Genetic risk factors for prostate cancer
- Heather H Cheng, MD, PhD
Heather H Cheng, MD, PhD
- Assistant Professor, Division of Medical Oncology, University of Washington
- Assistant Member, Division of Clinical Research, Fred Hutchinson Cancer Research Center
- Peter S Nelson, MD
Peter S Nelson, MD
- Member, Divisions of Human Biology and Clinical Research
- Fred Hutchinson Cancer Research Center
- Professor, Division of Medical Oncology, University of Washington
- Section Editors
- Jerome P Richie, MD, FACS
Jerome P Richie, MD, FACS
- Section Editor — Cancer of the Urethra, Penis, and Ureter; Urologic Surgery; Prostate Cancer
- Elliott Carr Cutler Professor of Surgery
- Harvard Medical School
- Nicholas Vogelzang, MD
Nicholas Vogelzang, MD
- Section Editor — Prostate Cancer
- Professor of Medicine
- University of Nevada School of Medicine
- US Oncology Research
- W Robert Lee, MD, MS, MEd
W Robert Lee, MD, MS, MEd
- Section Editor — Prostate Cancer
- Professor of Radiation Oncology
- Duke University Medical Center
Prostate cancer is the most common cancer in men worldwide, with an estimated 1,600,000 cases and 366,000 deaths in 2015. Prostate cancer was the leading cause of cancer deaths for men in 29 countries .
The most important known risk factors for prostate cancer are age, ethnicity, and inherited genetic variants. The genetic risk factors for adenocarcinoma of the prostate are reviewed here. Other risk factors for prostate cancer are discussed separately. (See "Risk factors for prostate cancer".)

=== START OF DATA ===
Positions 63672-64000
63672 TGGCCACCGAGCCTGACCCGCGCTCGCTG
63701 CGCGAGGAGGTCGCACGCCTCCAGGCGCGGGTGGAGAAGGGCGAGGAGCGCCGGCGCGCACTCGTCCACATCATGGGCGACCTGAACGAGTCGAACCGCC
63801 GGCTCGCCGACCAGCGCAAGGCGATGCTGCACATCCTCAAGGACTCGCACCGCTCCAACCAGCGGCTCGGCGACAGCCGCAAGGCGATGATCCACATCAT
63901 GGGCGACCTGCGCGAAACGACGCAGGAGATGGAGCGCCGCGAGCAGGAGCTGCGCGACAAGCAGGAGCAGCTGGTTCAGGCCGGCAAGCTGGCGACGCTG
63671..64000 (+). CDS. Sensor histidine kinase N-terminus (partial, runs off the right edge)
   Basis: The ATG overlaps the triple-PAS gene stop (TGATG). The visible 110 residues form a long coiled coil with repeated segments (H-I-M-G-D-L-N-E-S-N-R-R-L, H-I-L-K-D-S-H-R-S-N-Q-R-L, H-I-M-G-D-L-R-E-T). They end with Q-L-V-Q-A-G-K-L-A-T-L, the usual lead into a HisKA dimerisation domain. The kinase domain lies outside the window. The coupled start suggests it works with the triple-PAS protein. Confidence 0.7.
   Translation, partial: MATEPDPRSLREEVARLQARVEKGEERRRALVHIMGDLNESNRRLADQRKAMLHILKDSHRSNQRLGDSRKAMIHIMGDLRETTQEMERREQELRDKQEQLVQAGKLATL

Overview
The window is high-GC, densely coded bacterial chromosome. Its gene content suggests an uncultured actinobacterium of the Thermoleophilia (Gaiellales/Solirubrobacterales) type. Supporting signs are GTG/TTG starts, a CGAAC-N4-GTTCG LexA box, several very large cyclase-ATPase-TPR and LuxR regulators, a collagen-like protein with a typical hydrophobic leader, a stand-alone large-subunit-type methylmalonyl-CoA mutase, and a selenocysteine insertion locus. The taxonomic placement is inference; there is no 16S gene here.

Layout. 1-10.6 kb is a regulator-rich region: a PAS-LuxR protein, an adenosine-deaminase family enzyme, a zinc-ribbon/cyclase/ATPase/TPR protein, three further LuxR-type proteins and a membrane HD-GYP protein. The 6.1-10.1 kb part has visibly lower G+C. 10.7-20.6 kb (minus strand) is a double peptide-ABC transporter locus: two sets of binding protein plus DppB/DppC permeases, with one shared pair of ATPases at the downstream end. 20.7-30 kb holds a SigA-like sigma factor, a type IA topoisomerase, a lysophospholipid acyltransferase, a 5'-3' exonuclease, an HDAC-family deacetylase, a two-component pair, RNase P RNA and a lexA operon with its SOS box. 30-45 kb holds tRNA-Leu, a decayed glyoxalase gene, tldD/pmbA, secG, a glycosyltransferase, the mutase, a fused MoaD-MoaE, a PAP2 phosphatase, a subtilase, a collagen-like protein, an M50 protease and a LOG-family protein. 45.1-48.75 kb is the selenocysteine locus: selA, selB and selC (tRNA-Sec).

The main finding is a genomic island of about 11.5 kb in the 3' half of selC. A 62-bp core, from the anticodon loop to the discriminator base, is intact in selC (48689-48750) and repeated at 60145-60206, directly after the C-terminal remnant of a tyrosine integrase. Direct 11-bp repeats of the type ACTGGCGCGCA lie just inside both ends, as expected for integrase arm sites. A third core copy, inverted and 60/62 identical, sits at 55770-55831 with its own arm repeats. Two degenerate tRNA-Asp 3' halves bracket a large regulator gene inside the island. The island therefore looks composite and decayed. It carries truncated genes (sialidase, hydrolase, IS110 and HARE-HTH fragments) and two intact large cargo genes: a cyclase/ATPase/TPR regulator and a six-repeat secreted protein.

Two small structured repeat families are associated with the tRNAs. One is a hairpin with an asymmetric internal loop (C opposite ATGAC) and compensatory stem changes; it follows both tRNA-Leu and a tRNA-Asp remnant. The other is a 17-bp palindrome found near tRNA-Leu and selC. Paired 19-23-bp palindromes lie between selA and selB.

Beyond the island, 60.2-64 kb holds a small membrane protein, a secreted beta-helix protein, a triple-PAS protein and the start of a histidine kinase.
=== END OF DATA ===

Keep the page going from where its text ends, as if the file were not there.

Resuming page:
Prostate cancer has a strong genetic component. However, identifying specific genes that underlie the disease is challenging.
Evidence supporting the role of genetic factors comes from studies of relatives of patients with prostate cancer (linkage studies), genome-wide association studies (GWAS), patients from families with inherited mutations in known cancer predisposition genes (such as BRCA2 and BRCA1), and next-generation sequencing studies in men with metastatic prostate cancer. This observation, coupled with an association with more aggressive features, may contribute to strategies for the early detection, diagnosis, and management of prostate cancer in the context of certain deleterious variants (for example, in BRCA2) .
Contemporary studies have found a much higher prevalence of known inherited cancer predisposition genes (eg, BRCA2) than previously appreciated in men with aggressive prostate cancer. This observation may contribute to strategies for the early detection, diagnosis, and management.
Subscribers log in hereLiterature review current through: Nov 2017. | This topic last updated: May 08, 2017.References
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- HERITABLE FACTORS
- REFERRAL FOR GENETIC EVALUATION
- SCREENING IMPLICATIONS OF INCREASED RISK
- FAMILY STUDIES
- Impact of family history
- Impact of specific genes identified in family studies
- - HOXB13
- POPULATION STUDIES
- DNA REPAIR GENES
- BRCA2 and BRCA1
- - BRCA2
- - BRCA1
- Lynch syndrome
- Assessments of germline DNA repair gene mutations in aggressive prostate cancer
- INFORMATION FOR PATIENTS
- SUMMARY AND RECOMMENDATIONS